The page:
|Seismic stratigraphy of the offshore Indus Basin|
Daley, T.; Alam, Z. (2002). Seismic stratigraphy of the offshore Indus Basin. Geol. Soc. Lond. Spec. publ. 195: 259-271
In: Hartley, A.J. et al. (Ed.) Geological Society Special Publication. Geological Society of London: Oxford; London; Edinburgh; Boston, Mass.; Carlton, Vic.. ISSN 0305-8719, more
|Also published as |
- Daley, T.; Alam, Z. (2002). Seismic stratigraphy of the offshore Indus Basin, in: Clift, P.D. et al. The tectonic and climatic evolution of the Arabian Sea region. Geological Society Special Publication, 195: pp. 259-271, more
Faults (geology); Oligocene; Seismic stratigraphy; ISW, Arabian Sea [Marine Regions]; Marine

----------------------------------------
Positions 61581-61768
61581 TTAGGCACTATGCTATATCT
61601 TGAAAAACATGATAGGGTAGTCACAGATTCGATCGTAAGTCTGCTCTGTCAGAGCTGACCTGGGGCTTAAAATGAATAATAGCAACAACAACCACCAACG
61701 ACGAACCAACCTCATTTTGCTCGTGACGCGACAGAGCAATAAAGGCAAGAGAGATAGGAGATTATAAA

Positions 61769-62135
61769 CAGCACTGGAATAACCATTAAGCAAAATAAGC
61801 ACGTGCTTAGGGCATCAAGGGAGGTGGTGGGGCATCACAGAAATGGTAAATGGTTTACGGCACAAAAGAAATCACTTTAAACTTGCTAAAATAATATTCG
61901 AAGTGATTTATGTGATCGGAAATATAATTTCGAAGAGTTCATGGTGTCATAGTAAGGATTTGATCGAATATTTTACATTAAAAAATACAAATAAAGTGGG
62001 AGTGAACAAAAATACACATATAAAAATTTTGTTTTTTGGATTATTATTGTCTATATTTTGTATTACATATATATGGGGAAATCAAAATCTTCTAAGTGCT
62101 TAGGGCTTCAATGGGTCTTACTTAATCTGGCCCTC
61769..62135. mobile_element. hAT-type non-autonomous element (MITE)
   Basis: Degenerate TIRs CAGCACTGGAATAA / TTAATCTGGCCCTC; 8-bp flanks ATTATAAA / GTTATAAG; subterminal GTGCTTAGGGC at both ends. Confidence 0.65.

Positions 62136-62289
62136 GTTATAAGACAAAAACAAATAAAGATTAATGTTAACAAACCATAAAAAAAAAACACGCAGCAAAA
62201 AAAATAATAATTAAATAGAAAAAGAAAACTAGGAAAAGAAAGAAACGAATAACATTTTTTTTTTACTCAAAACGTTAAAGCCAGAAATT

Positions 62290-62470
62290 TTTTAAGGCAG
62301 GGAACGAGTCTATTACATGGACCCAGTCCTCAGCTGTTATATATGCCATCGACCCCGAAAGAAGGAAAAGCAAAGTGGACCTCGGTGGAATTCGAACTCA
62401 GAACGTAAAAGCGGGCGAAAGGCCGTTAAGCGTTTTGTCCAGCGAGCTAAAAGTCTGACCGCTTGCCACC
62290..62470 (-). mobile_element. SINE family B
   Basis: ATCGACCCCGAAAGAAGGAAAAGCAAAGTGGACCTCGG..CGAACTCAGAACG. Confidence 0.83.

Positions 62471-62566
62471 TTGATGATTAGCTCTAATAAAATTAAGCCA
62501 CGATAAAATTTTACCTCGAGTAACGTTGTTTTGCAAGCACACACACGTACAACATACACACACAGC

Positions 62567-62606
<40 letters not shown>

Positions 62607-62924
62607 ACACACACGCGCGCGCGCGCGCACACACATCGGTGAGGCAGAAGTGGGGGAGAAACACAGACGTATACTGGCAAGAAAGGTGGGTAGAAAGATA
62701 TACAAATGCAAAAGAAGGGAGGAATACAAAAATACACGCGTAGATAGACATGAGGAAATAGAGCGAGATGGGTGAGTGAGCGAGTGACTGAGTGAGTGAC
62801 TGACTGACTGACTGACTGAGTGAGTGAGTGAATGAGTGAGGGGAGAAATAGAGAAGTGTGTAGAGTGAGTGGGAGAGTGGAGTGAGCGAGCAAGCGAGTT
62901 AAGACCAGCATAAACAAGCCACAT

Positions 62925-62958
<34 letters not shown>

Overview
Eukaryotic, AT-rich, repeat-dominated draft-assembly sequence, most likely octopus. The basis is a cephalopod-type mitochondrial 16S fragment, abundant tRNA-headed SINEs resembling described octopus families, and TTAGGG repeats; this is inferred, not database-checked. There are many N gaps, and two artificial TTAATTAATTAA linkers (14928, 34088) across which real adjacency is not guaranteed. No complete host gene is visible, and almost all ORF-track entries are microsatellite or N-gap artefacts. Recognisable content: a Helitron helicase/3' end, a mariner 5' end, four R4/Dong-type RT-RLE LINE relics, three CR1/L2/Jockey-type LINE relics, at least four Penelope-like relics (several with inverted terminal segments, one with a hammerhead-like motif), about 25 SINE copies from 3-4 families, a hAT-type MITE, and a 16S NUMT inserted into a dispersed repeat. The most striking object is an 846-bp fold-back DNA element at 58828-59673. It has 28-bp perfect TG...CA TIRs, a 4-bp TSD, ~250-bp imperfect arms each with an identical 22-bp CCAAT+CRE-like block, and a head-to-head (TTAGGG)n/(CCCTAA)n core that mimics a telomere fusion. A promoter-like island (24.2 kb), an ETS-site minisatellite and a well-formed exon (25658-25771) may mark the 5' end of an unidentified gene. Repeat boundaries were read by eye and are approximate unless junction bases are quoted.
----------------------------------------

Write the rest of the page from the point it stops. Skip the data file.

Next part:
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In 1997 Lasmo Oil Pakistan Ltd (Lasmo) gained a significant position in the offshore Indus Basin with the award of the Indus A and B Blocks. The main hydrocarbon play comprises Miocene shelf-delta sands interbedded with intraformational shale seals and sourced by gas-prone offshore equivalents. Approximately 12 000 km of seismic data have been interpreted in the detailed evaluation of these blocks. However, only four wells have tested the preferred play type and no core or rock data were available to provide further insights into facies or age dating. Log data from two key wells in the offshore Indus area record the initial infilling of the basin by shale-dominated basinal or outer shelf sediments, followed by stacked thin-bedded sandstone-shale sequences of a shelf-delta nature. A zone of progradational sequences marks the transition between the two, but no other workable stratigraphic divisions were apparent. Regional seismic correlation established the diachronous nature of the prograding shelf package and this was matched by distinct bands of seismic progrades. A series of simple palaeogeographies of the prograding shelf margin were developed showing initial sediment input from the north and rapid progradation towards the south and west. The Oligo-Miocene basin fill of the offshore Indus Basin appears to be a 'one-step' fill process of a significant depocentre created between the Karachi Platform and the Murray Ridge. Canyons are a very distinct feature on seismic profiles and two main phases of development are apparent. The earlier phase is interpreted to be of Early Miocene age. Downcutting at this time rarely exceeded 400 m. The second phase of canyon development occured during Plio-Pleistocene time, and these younger canyons often dominate the shallow section, with multiple phases of downcutting sometimes exceeding 1000 m. Where drilled, canyons of both ages have been found to be shale prone. These drilled canyons are interpreted to be on the palaeo-slope where erosion and sediment by-pass occurred during the active phase, and were subsequently filled by fine-grained deposits after abandonment. The two phases of canyoning are considered to relate to phases of tectonic activity in the collision zone between the western margin of the Indo-Pakistan plate and the Eurasian plate.